The paper is Stefansson et al., âA Sub-Neptune-sized Planet Transiting the M2.5 Dwarf G 9-40: Validation with the Habitable-zone Planet Finder,â Astronomical Journal Vol. 159, No. 3 (12 February 2020). Abstract / preprint.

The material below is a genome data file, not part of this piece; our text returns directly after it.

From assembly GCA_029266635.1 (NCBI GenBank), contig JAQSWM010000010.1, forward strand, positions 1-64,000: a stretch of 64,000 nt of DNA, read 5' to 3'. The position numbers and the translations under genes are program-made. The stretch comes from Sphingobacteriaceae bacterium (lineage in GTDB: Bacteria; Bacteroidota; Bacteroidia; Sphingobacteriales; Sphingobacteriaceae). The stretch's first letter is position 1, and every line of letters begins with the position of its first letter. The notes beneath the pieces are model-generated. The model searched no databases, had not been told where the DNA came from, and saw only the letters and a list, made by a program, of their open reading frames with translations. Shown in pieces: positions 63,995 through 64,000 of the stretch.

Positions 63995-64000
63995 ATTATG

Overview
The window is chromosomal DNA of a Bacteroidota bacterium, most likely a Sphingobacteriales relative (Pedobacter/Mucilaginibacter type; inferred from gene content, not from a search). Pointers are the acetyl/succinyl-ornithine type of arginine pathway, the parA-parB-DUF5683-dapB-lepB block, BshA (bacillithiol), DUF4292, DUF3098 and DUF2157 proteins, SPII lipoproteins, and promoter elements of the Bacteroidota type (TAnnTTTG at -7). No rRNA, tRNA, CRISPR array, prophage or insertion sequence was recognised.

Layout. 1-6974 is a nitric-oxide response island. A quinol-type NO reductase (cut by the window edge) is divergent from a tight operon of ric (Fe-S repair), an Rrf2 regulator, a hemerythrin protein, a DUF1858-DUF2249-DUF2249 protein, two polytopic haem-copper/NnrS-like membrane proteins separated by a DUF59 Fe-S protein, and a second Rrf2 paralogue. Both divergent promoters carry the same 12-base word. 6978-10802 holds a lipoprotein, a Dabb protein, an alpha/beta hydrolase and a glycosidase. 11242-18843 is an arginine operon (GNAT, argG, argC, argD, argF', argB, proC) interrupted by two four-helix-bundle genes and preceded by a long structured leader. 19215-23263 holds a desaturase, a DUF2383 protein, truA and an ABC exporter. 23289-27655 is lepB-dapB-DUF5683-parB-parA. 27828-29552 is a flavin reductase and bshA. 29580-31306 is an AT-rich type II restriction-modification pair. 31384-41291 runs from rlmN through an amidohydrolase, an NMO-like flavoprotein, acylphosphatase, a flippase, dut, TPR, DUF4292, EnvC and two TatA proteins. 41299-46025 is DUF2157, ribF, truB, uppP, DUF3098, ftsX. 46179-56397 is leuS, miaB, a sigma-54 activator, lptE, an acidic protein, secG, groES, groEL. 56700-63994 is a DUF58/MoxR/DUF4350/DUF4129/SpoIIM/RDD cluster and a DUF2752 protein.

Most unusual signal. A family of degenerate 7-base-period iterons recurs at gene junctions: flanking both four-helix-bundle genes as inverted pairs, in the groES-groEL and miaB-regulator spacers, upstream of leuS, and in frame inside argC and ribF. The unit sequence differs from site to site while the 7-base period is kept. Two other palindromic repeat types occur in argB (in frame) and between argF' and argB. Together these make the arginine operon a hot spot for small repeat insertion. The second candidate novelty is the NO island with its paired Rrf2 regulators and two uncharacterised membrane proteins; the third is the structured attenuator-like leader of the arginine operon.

On Monday, networking hardware maker Zyxel released security updates to plug a critical security hole in its network attached storage (NAS) devices that is being actively exploited by crooks who specialize in deploying ransomware. Today, Zyxel acknowledged the same flaw is present in many of its firewall products.